Survey to document local African American history
A cultural survey currently underway that seeks to document the legacy of an overlooked Waynesville community could add to the town’s growing roster of properties listed on the National Register of Historic Places.
Old-time dentistry just plain hurt
Old-time dentistry as practiced here in the Smokies region wasn’t pretty. All of the descriptions I have found make it seem just about barbaric, but, then again, when you’ve got tooth problems you’ll resort to just about any remedy. John Parris, in a chapter titled “‘Tooth-jumpin’ With A Hammer” in his book These Storied Mountains (1972), provides these insights in regard to a great-uncle who practiced homespun dentistry.
Horrific twister is catalyst for insightful novel
It was April 5, 1936, Palm Sunday, about nine o’clock in the evening. People were tidying up their kitchens, strolling home from church services, sitting in the local movie theaters, listening to their radios, talking to their neighbors. Just another ordinary spring evening.
A strange mix of books crosses my desk
The first weeks of 2018 have seen some offbeat books shamble across my desk and into my fingers.
First up is John Buchan’s Mr. Standfast, also known as Mr. Steadfast. Buchan, a Scottish novelist and politician who served as Governor General of Canada from 1935 to 1940, is best remembered for his suspense novel The Thirty-Nine Steps, a grandfather in the genre of intrigue. Alfred Hitchcock later made Buchan’s tale of a manhunt, a precursor to “The Bourne Identity,” into a film.
A tribute to the Lord of Scaly Mountain
While it is difficult to write objectively yet critically about someone whom you know personally or about a book whose subject matter and/or authors are familiar, sometimes necessity is more than the mother of invention and you have to do things you normally or ethically wouldn’t do. Such is the case for me in writing a review about the recent publication Jonathan Williams: The Lord of Orchards about the life and legacy of the poet-publisher Jonathan William, whom I knew and was a relative neighbor of mine who lived just up the mountain from my home in Tuckasegee, on Scaly Mountain near the town of Highlands.
One of the Smokies’ finest poets
Editor’s note: This Back Then column by George Ellison first appeared in the Feb. 15, 2012, edition of The Smoky Mountain News.
Olive Tilford Dargan is fairly well known in literary circles as the author of From My Highest Hill (1941), a delightful collection of autobiographical stories set in Swain County, originally published as Highland Annals in 1925. But she is also one of the finest poets the Smokies region has as yet produced.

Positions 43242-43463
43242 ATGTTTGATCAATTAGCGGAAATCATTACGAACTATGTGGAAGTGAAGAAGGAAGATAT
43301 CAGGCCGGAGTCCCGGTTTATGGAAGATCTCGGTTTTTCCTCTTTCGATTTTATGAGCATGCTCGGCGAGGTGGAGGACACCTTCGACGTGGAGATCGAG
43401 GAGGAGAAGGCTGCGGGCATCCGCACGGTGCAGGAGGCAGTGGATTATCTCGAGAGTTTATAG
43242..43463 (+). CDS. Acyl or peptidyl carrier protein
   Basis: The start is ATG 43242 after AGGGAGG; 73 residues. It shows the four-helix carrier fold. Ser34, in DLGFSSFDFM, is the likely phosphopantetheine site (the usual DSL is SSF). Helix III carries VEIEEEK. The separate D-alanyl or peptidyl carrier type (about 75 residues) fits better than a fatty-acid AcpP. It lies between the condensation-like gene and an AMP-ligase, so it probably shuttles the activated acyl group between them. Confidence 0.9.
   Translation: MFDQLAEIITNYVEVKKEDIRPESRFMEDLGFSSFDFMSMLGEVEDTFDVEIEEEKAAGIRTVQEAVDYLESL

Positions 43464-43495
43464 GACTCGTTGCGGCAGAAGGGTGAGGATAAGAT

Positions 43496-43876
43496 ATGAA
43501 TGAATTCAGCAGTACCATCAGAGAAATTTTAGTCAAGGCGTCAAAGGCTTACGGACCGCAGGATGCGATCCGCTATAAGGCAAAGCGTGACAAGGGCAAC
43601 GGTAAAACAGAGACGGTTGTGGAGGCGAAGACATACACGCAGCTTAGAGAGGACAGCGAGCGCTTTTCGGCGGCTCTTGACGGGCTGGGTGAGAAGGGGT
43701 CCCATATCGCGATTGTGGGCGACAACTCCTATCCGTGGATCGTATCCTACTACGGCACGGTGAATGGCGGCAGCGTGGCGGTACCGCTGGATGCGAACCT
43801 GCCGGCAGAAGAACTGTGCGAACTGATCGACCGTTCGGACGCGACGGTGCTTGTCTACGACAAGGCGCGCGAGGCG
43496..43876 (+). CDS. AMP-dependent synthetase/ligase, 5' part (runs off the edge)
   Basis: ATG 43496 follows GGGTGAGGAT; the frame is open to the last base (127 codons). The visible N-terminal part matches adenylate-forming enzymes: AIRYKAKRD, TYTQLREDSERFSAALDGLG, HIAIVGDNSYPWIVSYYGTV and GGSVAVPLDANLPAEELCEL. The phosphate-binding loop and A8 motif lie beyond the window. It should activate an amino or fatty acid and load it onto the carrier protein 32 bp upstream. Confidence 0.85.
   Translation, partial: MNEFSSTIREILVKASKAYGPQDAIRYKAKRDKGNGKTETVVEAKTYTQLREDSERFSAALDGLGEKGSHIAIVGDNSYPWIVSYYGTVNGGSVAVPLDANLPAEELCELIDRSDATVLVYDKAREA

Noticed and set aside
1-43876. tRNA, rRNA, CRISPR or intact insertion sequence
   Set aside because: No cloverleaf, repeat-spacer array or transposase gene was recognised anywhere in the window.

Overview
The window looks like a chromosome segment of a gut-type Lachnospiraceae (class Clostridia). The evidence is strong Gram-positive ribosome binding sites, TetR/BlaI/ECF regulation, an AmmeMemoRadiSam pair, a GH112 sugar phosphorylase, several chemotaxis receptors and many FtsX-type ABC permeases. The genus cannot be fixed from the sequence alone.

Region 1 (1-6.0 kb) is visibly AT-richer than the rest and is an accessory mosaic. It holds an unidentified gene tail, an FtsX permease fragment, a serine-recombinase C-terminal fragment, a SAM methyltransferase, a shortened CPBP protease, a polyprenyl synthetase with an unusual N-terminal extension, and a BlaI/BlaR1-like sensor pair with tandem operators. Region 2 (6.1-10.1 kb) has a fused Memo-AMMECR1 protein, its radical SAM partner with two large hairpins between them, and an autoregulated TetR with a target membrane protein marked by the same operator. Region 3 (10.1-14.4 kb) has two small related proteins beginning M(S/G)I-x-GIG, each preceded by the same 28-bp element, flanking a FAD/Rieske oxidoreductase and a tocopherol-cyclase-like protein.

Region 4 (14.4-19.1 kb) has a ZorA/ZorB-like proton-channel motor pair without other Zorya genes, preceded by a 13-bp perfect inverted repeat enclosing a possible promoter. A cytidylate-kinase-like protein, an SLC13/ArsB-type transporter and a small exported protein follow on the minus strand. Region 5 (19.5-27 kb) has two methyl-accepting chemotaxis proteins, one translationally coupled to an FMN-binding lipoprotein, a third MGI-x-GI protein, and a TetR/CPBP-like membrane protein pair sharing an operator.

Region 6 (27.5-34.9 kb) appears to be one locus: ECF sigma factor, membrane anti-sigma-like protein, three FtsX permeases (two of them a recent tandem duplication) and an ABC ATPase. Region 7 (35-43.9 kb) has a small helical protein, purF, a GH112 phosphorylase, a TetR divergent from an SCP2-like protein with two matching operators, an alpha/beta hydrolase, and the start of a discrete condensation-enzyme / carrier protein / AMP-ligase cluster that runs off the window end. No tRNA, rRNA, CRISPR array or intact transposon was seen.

Did the southeastern Native Americans take scalps?
(Editor’s Note: Readers should be cautioned that several of the descriptions of scalping and related practices presented in this column are graphic.)
When I was a boy, incidents of scalping by Native Americans were a staple in the old-time movies about the “Wild West.” And there is no doubt whatsoever that the western tribes utilized that practice. But what about the Cherokee, Creek, Catawba and other southeastern tribes — to what extent was scalping a part of their warfare and ritual?
Local histories serve important purpose
For the past two centuries, local historians and writers in England have produced a large number of municipal and county histories, a project formalized in 1899 with the Victoria County History project, a massive undertaking that, more than 100 years later, is still unfinished. These detailed records have proven invaluable for historians and biographers writing on a grander scale, allowing them to compile data and statistics on topics ranging from deaths attributed to the plague to the impact of railroad revenues and services on country life.
Mountain in the clouds: a new year’s resolution
There it stood on a sale table, all 11 volumes lined up tight and orderly as cadets on parade, Will and Ariel Durant’s The Story of Civilization.
The Friends of the Library had slapped a price tag on Volume IV.
A German idealist sought refuge among the Cherokee
Christianus Gottlieb Priber was born in Zittau, Germany, where he was the son of a beerhouse owner. In October 1722, Priber’s Doctor of Jurisprudence thesis (written in Latin) was published at Erfurt University in Erfurt, Germany, after which he returned home to practice law. In time, he became the German equivalent of a district attorney (Oberamts-Reigierungs-Advokat) for the government in the superior bailiwick that included Zittau. And in 1722 he married Christiane Dorothea Hoffman, with whom he had five children.